Immigrants as Settlement Workers: An Inquiry into their Experiences of Work and Workplace Learning at Immigrant Service Agencies in Canada

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My research investigates the transition to work and workplace learning experiences of immigrant settlement workers (ISWs) at immigrant service agencies (ISAs) in Canada. Informed by intersectionality and institutional ethnography (IE), I investigate how ISWs’ labour market integration and learning at work are constructed in institutional relations, organizing and shaping the coordination of individuals’ standpoint at local sites. In examining ISWs’ transition to work, I first trace the trajectory of immigrants becoming ISWs and then analyze how race, gender, and class intersect and shape their experiences of seeking employment in institutional complexes between governmental organizations, employment institutions, and ISAs. In exploring ISWs’ workplace learning in ISAs, I analyze ISWs’ emerging learning opportunities in formal and non-formal settings and how their learning can be situated in cultural and relational contexts. More importantly, my research scrutinizes how textual ruling power is translocally developed and distributed to mould ISWs’ daily practices in the workplace. Eighteen ISWs were interviewed from three different ISAs in Western Canada. Based on findings from life history interviews and analysis of various governmental and organizational documents, my investigation reveals three major components of ISWs’ transition to work and workplace learning experiences. First, in deconstructing the institutional complexes, I found that credential assessment organizations deny and devalue immigrants’ qualifications and work skills as irrelevant, filterable, and neglectable. Moreover, labour market hiring acts as a second filtering mechanism that strains immigrant’s previous credentials and professional skills as different, deficient, or dubious. These institutional complexes are perpetuated by the intersectional identities of race, gender, and class and hooked into translocal social relations that coordinate and shape immigrant’s daily practices of labour market integration in the local setting. Second, in adopting the concept of workplace subjectivity, I identified three kinds of ISW subjectivity in the workplace. First, constructive subjectivity emphasizes how immigrants’ life histories and their prior learning and working are deemed to be social assets that enrich and enhance ISAs’ services to newcomers. Professional subjectivity integrates ISWs’ subjective knowledge from formal, non-formal, and informal learning into their personal histories with objective knowledge, constructing individualized knowledge acquisition and creation. And Cultural subjectivity is the negotiated sense of self that emerges through ISWs’ workplace interactions with colleagues and clients from different cultural backgrounds. My analysis of cultural subjectivity reveals the importance of power relations in the ISA workplace and the effect of those relations on ISWs in terms of their yielding aspects of their own self-culture in order to assume Canadian normative workplace values, on the one hand, and imposing cultural discrimination against certain social groups, on the other. Third, by unpacking the idea of outcomes measurement in the ISA workplace—with a focus on the key concepts of IE and Foucault’s governmentality—I find that outcomes measurement has become a technology of power, an essential workplace knowledge that produces ideal ISWs, who are self-caring, self-regulated, self-accountable, adaptable, and productive. This production process manifests textual ruling relations in workers’ pedagogical learning, textual-mediated learning, and relational learning, thus establishing in them certain ways of thinking, doing, and acting. Participating in, interacting with, and practicing the textual objectives of outcomes measurement legitimizes ISAs as an apparatus for the reinforcement of governmental ruling power, neglecting ISWs’ learning intentionality and autonomy in the workplace.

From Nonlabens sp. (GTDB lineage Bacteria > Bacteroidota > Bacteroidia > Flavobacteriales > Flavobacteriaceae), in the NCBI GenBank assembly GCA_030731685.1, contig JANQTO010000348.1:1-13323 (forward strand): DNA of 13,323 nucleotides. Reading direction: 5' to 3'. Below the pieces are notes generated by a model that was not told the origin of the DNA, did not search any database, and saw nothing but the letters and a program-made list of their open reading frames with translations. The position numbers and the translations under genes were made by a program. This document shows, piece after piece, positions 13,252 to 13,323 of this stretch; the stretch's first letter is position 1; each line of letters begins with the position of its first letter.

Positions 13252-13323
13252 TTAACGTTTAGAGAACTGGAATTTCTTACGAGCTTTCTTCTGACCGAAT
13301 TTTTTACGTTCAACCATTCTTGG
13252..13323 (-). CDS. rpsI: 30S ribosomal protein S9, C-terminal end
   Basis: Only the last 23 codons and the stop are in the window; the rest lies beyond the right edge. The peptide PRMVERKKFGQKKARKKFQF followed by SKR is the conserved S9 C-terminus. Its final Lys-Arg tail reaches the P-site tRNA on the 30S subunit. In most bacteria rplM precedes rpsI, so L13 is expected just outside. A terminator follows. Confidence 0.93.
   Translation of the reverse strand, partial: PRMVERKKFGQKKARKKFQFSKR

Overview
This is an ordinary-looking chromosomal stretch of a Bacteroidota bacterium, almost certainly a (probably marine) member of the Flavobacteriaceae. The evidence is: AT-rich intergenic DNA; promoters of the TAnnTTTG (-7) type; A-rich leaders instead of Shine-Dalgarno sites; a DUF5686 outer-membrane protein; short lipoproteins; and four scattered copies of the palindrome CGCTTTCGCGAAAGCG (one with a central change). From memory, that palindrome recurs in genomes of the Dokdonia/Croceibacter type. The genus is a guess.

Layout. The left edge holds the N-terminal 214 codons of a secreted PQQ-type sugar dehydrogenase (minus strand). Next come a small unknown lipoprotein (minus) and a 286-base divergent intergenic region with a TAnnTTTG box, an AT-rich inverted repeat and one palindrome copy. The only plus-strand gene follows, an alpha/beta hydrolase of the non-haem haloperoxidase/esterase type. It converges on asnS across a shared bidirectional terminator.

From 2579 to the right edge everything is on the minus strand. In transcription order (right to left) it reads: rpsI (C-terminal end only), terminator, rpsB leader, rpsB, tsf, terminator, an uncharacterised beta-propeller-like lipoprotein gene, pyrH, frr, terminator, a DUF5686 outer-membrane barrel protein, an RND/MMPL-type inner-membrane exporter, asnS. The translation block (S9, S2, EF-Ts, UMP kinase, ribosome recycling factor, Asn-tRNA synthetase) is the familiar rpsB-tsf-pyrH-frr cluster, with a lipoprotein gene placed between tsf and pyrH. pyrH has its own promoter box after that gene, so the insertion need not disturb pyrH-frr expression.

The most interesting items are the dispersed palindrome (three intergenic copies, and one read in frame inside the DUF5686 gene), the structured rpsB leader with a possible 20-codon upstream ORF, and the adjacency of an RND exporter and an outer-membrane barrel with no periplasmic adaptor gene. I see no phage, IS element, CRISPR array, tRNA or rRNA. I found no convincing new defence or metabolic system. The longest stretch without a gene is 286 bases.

Racialized immigrants, transition to work, workplace learning, immigrant settlement workers, immigrant service agencies, intersectionality, institutional ethnography
Liu, J. (2020). Immigrants as Settlement Workers: An Inquiry into their Experiences of Work and Workplace Learning at Immigrant Service Agencies in Canada (Doctoral thesis, University of Calgary, Calgary, Canada). Retrieved from